Lorre’s next role was the German musical comedy Bomben auf Monte Carlo/Monte Carlo Madness (Hanns Schwarz, 1931) starring Hans Albers and Anna Sten. That year he also co-starred in the comedy Die Koffer des Herrn O.F./The Trunks of Mr. O.F. (Alexis Granowsky, 1931) starring Alfred Abel, and Harald Paulsen.

In 1932 Lorre appeared again alongside Hans Albers  in the drama Der weiße Dämon/The White Demon (Kurt Gerron, 1932) and the science fiction film F.P.1 antwortet nicht/F.P.1 Doesn't Respond (Karl Hartl, 1932) about an air station in the middle of the Atlantic Ocean. Curt Siodmak had written the story after Charles Lindbergh's transatlantic flight. It was the last German film that either Siodmak or Lorre, who played a secondary character, would make in Germany before the war.

Peter Lorre
British postcard in the Picturegoer Series, London, no. 1033. Photo: Gaumont British.

Alfred Hitchcock


When the Nazis came to power in Germany in 1933, Peter Lorre took refuge in Paris, where he appeared with Jean Gabin and Michel Simon in the charming comedy Du haut en bas/High and Low (Georg Wilhelm Pabst, 1933).

Then Lorre moved on to London. There Ivor Montagu, Alfred Hitchcock's associate producer for The Man Who Knew Too Much (1934), reminded the director about Lorre's performance in M. They first considered him to play the assassin in the film, but wanted to use him in a larger role, despite his limited command of English at the time, which Lorre overcame by learning much of his part phonetically.

The Man Who Knew Too Much was one of the most successful and critically acclaimed films of Hitchcock's British period. Lorre also was featured in Hitchcock's Secret Agent (Alfred Hitchcock, 1936), opposite John Gielgud and Madeleine Carroll.

Lorre settled in Hollywood in 1935, where he specialized in playing sinister foreigners, beginning as the love-obsessed surgeon in the horror film Mad Love (Karl Freund, 1935), and as Raskolnikov in the Fyodor Dostoevsky adaptation Crime and Punishment (Josef von Sternberg, 1936).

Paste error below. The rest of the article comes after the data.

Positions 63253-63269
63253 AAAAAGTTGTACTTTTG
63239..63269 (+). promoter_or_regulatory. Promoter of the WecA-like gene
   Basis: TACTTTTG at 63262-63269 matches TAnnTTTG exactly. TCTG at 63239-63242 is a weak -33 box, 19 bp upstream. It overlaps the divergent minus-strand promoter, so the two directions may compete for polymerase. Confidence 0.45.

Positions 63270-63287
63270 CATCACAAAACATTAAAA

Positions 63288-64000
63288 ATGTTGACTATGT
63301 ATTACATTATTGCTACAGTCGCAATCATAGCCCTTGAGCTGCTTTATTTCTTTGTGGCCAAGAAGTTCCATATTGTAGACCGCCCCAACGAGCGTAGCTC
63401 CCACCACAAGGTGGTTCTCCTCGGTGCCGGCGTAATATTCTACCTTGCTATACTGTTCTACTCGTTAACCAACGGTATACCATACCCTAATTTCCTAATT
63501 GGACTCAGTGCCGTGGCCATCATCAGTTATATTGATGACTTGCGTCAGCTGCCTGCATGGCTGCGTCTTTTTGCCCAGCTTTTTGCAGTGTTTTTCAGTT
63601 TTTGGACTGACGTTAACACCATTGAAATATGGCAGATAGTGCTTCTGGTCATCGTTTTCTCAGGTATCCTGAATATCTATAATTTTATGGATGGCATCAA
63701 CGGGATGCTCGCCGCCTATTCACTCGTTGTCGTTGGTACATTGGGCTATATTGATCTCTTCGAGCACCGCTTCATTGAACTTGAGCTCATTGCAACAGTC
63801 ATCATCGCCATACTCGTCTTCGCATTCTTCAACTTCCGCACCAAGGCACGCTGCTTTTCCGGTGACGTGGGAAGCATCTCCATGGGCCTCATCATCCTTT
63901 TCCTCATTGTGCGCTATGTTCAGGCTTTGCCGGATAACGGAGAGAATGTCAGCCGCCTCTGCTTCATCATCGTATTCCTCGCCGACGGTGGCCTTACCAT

He starred in a series of eight Mr. Moto movies for Twentieth Century Fox, a parallel to the better known Charlie Chan series. Lorre played the ever-polite (albeit well versed in karate) Japanese detective Mr. Moto. According to Wikipedia, he did not enjoy these films — and twisted his shoulder during a stunt in Mr. Moto Takes a Vacation (Norman Foster, 1939) — but they were lucrative for the studio.

When the series folded in 1939, Lorre free-lanced in villainous roles at several studios. In 1940, he co-starred with fellow horror actors Bela Lugosi and Boris Karloff in the comedy You'll Find Out (David Butler, 1940), a vehicle for bandleader and radio personality Kay Kyser.

Peter Lorre
Postcard (ca. 1970s).

Sydney Greenstreet


In 1941, Peter Lorre became a naturalized citizen of the United States. He enjoyed considerable popularity as a featured player in Warner Bros. suspense and adventure films. Lorre played the role of effeminate thief Joel Cairo opposite Humphrey Bogart in The Maltese Falcon (John Huston, 1941), a classic film noir based on the novel of the same name by Dashiell Hammett.

The Maltese Falcon was Huston's directorial debut and was nominated for three Academy Awards. Then Lorre portrayed the character Ugarte in Casablanca (Michael Curtiz, 1942).

One of his co-stars in both films was Sydney Greenstreet with whom he made 9 films. Most of them were variations on Casablanca, including Background to Danger (Raoul Walsh, 1943), with George Raft; Passage to Marseille (Michael Curtiz, 1944), reuniting them with Humphrey Bogart and Claude Rains, and Three Strangers (Jean Negulesco, 1946).

Three Strangers was a suspense film about three people who are joint partners on a winning lottery ticket starring top-billed Greenstreet, Geraldine Fitzgerald, and third-billed Lorre cast against type by director as the romantic lead.